StoryCorps: Iraq Vet Offers A Final Lesson For His Former Student: 'Real Men Cry' Erik Booker now teaches middle school in South Carolina, but he also served in the Iraq War — just like the father of one of his former students, Jenna. She has a few important questions for him.
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Iraq Vet Offers A Heartfelt Lesson For His Student: 'Real Men Cry'

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Iraq Vet Offers A Heartfelt Lesson For His Student: 'Real Men Cry'

Iraq Vet Offers A Heartfelt Lesson For His Student: 'Real Men Cry'

Iraq Vet Offers A Heartfelt Lesson For His Student: 'Real Men Cry'

  • Download
  • <iframe src="https://www.npr.org/player/embed/448979350/449090665" width="100%" height="290" frameborder="0" scrolling="no" title="NPR embedded audio player">
  • Transcript

Seventh-grade teacher Erik Booker and his former student Jenna Power, now an eighth-grader, visited StoryCorps recently. StoryCorps hide caption

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StoryCorps

Seventh-grade teacher Erik Booker and his former student Jenna Power, now an eighth-grader, visited StoryCorps recently.

StoryCorps

Erik Booker is a seventh-grade teacher in Sumter, S.C. He also happens to be an Army veteran who served in Iraq — just like the father of one of his students last year, Jenna Power.

So, when Jenna and Erik visited with StoryCorps, Jenna wanted to know more about his experiences — including the most difficult thing he experienced there.

"Being separated from my family for that long — you can't even begin to explain that to someone who hasn't experienced something like that," Erik answers. "Were you ever afraid when your dad was deployed?"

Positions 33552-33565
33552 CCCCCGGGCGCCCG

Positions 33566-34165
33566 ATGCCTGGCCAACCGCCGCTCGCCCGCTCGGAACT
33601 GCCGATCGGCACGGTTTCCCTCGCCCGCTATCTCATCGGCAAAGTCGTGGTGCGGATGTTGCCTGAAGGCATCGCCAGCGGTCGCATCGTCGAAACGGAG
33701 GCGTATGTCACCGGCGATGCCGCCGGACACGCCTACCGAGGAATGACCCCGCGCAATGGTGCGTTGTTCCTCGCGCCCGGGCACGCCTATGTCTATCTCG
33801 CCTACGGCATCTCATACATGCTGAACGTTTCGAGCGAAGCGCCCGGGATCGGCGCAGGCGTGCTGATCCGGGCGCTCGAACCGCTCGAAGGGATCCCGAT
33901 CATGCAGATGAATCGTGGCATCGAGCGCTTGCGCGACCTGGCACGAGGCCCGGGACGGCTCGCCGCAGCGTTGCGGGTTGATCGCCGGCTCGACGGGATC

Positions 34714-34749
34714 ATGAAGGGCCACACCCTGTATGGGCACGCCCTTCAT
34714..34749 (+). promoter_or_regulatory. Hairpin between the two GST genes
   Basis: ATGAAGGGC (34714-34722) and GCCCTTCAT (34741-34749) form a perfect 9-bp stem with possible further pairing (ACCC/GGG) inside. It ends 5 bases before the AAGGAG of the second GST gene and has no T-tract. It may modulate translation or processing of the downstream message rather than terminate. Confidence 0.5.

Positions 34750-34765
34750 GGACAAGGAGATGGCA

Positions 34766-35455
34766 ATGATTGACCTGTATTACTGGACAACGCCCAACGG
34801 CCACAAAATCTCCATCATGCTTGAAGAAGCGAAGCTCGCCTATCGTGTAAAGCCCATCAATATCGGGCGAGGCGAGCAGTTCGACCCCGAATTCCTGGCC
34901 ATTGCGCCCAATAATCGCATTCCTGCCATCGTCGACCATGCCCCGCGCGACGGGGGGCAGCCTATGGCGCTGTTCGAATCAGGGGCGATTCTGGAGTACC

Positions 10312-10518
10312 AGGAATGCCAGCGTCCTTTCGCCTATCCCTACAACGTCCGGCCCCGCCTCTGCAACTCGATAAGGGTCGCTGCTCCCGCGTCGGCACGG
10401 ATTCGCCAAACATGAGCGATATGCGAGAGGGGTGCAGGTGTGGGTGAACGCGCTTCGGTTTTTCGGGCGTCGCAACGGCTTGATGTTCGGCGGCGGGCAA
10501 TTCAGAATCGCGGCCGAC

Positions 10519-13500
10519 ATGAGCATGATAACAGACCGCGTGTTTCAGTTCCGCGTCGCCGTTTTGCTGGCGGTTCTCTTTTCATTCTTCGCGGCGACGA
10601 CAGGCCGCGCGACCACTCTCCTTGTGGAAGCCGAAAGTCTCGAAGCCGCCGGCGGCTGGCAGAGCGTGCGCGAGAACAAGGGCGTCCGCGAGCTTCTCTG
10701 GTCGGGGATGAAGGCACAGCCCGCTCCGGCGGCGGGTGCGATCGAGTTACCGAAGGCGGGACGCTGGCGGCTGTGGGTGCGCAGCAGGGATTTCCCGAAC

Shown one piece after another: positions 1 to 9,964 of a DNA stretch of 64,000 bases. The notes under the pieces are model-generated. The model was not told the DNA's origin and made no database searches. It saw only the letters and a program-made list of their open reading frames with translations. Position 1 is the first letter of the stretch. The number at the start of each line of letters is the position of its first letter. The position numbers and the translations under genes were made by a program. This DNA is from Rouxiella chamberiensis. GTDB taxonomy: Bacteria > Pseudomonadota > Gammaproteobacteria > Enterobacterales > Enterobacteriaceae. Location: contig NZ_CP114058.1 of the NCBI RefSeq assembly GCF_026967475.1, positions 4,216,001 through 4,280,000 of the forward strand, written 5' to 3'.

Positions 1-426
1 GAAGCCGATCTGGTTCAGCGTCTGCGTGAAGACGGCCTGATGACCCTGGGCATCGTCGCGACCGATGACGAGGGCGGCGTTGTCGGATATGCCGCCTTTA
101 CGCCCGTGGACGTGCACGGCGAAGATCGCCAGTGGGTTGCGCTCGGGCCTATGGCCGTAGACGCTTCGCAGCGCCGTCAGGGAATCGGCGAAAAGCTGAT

"Oh yeah," Jenna says. "I was pretty young but I had nightmares about it. And when he missed my birthday, that just — it got me."

As an intelligence officer in the Army, Erik was trained in reading body language and, he says, "understand[ing] when people are maybe not telling me the whole truth" — a skill he finds quite useful as a teacher, in a classroom full of middle-schoolers.

As for why he decided to become a teacher? "Because I wanted to continue to serve," Erik says — but still, it was a difficult adjustment at first.

"I remember walking into the first school dance with flashing lights, loud music, and I found myself flashing right back," he tells Jenna. "It was almost too much for me."

Erik tried not to let on to his students that he was a veteran, purposely leaving that fact unmentioned. But Jenna says she could tell right away.

Erik and Jenna, in the classroom. "My advice to you is be brave," Erik tells her. StoryCorps hide caption

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StoryCorps

Erik and Jenna, in the classroom. "My advice to you is be brave," Erik tells her.

StoryCorps

"My dad does things a certain way, and you had the same mannerisms and stuff like that — you know, even the way you walked," she says. "It was really weird."

Erik recognized something in Jenna, too. He says she was never satisfied with his instructions, or the answers he would give the class.

"You always said, 'But wait?' That was my favorite phrase from you: 'But wait?' I want you to ask those questions. Why is it that way? Why do we do things that way?" Erik says. "And to me that's what sets people apart, is that desire to know more — and you do that."

"Well, you definitely made a difference in me," Jenna tells him. "So, thank you."

Erik, hearing this, has one more word of advice for Jenna:

"I am about to cry," he tells her. "That's OK. Real men cry."

Audio produced for Morning Edition by Jud Esty-Kendall & Von Diaz.

StoryCorps is a national nonprofit that gives people the chance to interview friends and loved ones about their lives. These conversations are archived at the American Folklife Center at the Library of Congress, allowing participants to leave a legacy for future generations. Learn more, including how to interview someone in your life, at StoryCorps.org.